February 23, 2007

Finding meaning in caregiving helps maintain good mental health; chronic stress has physical consequences

Finds Case Western Reserve University psychologist in research project


Having positive cultural beliefs about caring for elders and strong religious beliefs can ward off depression and other mental health difficulties for female caregivers of spouses and parents with dementia, but sustained elevated levels of the stress hormone, cortisol, puts these women at risk for physical health problems, according to a study published in the American Journal of Geriatric Psychology.

"Caregiving for someone with dementia is stressful for almost everyone and can negatively influence mental and physical health," said T. J. McCallum, assistant professor of psychology at Case Western Reserve University.

Since stress is common in caregiving, McCallum, along with Kristen H. Sorocco from the University of Oklahoma's Health Sciences Center, and Thomas Fritsch, formerly of Case's University Memory and Aging Center (who is now at the University of Wisconsin at Milwaukee), set out to study how different cultural and religious beliefs in different ethnic groups impact the overall health of the caregivers.

In a pilot study, the researchers studied 54 caregivers (30 African Americans and 24 European Americans) and compared their mental health and cortisol levels with 64 non caregivers (48 African Americans and 15 European Americans). The participants were closely matched for their income levels, college education and length of time caring for their family members (less than five years). Each caregiving group spent a similar amount of time bathing, dressing, preparing food and other activities to care for their loved ones.

African American women in the study had an average age of 58 and more often cared for parents. European American women (average age of 67) primarily provided help to their husbands.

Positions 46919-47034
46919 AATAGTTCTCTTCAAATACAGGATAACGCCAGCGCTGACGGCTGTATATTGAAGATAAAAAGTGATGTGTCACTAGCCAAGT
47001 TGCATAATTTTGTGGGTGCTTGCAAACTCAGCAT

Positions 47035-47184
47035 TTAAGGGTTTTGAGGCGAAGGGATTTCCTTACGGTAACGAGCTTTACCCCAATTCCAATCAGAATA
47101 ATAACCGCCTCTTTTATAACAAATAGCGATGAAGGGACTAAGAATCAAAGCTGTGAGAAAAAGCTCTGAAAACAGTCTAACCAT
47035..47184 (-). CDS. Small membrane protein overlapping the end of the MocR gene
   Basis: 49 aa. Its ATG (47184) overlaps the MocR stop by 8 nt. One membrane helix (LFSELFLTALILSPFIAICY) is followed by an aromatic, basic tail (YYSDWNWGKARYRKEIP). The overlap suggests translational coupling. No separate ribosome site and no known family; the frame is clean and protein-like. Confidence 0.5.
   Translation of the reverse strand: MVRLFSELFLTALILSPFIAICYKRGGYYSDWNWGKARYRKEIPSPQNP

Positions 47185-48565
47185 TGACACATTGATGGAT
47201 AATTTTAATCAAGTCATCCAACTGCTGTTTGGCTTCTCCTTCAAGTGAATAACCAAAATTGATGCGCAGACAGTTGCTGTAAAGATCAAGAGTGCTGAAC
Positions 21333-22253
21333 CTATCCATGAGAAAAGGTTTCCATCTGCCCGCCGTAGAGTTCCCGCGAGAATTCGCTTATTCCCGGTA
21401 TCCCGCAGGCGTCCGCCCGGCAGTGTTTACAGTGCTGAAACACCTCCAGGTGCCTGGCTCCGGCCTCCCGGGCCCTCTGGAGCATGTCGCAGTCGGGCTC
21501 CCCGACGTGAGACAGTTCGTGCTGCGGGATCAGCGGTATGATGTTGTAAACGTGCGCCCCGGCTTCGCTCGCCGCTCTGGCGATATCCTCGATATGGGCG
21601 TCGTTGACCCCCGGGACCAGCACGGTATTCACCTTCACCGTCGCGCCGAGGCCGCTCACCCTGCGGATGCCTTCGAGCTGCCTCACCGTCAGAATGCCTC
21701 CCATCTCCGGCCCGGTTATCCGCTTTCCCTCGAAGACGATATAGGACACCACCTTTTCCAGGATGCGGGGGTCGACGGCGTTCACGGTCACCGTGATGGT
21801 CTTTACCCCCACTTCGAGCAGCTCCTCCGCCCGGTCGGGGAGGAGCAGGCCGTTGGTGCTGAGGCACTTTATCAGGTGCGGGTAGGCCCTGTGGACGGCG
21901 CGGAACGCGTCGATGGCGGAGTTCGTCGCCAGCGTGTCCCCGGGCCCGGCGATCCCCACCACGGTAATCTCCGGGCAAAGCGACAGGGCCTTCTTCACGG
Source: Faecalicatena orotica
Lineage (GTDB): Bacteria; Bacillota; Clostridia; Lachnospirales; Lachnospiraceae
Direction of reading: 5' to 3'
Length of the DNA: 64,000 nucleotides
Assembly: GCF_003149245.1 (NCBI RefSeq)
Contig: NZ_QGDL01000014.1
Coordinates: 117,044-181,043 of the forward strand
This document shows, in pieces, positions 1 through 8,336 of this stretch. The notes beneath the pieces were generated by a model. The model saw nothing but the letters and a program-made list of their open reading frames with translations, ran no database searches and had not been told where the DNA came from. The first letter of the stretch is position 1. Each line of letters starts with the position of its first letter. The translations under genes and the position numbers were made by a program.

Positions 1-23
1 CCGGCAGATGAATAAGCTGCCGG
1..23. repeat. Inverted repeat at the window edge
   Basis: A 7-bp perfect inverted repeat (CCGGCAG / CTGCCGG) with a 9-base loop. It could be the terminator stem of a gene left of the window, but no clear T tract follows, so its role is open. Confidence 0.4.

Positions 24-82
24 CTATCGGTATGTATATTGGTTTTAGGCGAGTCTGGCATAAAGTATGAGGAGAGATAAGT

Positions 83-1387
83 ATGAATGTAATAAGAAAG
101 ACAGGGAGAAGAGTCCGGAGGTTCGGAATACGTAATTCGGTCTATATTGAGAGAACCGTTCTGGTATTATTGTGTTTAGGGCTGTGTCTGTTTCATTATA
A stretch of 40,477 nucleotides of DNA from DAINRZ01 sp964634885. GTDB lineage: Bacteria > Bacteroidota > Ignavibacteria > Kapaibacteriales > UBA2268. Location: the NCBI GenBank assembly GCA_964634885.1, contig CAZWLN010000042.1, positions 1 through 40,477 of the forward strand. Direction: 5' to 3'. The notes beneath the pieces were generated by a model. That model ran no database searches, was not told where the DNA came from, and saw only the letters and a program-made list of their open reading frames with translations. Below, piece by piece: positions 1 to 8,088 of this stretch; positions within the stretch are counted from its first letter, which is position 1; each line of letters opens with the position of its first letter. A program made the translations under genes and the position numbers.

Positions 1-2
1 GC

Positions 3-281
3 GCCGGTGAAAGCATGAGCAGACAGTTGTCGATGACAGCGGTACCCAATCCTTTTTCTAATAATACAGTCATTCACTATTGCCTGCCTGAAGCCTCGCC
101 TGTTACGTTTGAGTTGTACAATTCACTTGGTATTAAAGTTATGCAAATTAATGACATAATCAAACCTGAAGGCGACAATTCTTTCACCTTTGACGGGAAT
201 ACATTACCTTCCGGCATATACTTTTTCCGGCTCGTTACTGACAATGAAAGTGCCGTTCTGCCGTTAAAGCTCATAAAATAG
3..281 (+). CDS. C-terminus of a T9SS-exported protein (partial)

To assess mental health outcomes, the study participants took a number of written tests that gathered information about their religious beliefs, general stress levels and cultural beliefs.

The researchers were looking for factors associated with "stress-related growth," the concept that some people are more adept at finding meaning and experiencing psychological and emotional growth resulting from a stressful situation. For example, when a family member or close friend dies, individuals who are higher in stress-related growth may be better able to find meaning in death and view the circumstances in a more positive light.

The physiological reaction to caregiver stress was measured over a two-day period (five times each day) through saliva samples that were analyzed for cortisol levels. Cortisol levels are normally higher in the morning and taper off by evening.

Yet, when the cortisol levels from the caregivers' saliva were examined, it was found that older European American women and African American women of all ages had little change in their cortisol levels over the day, which may be an indication of elevated stress levels, said McCallum.

This can have risks for the physical health, added McCallum.

While it was known that within the African American community there is a cultural norm to care for ailing family members and that strong religious beliefs support this care, the study affirmed that finding. The African American caregivers reported higher levels of stress-related growth and competency in the caregiving role, as well as stronger positive cultural beliefs about caring for elders and stronger religious beliefs as compared to the European Americans.

This study is the first of several studies that McCallum hopes to undertake looking at how cultural and religious beliefs help caregivers cope with caring for family members with dementia. His next research project is to study Native Americans in Oklahoma and then compare those findings with information gathered in this study.

The research findings were reported recently in the article, "Mental Health and Diurnal Salivary Cortisol Patterns Among African American and European American Female Dementia Family Caregivers."

Funding support for the project came from the National Institute on Aging through its Alzheimer's Disease Research Centers to University Memory and Aging Center, a partnership of University Hospitals Case Medical Center.

For more information contact Susan Griffith, 216.368.1004.

Posted by: Heidi Cool, February 23, 2007 05:19 PM | News Topics: College of Arts and Sciences, HeadlinesMain, Healthcare, Research

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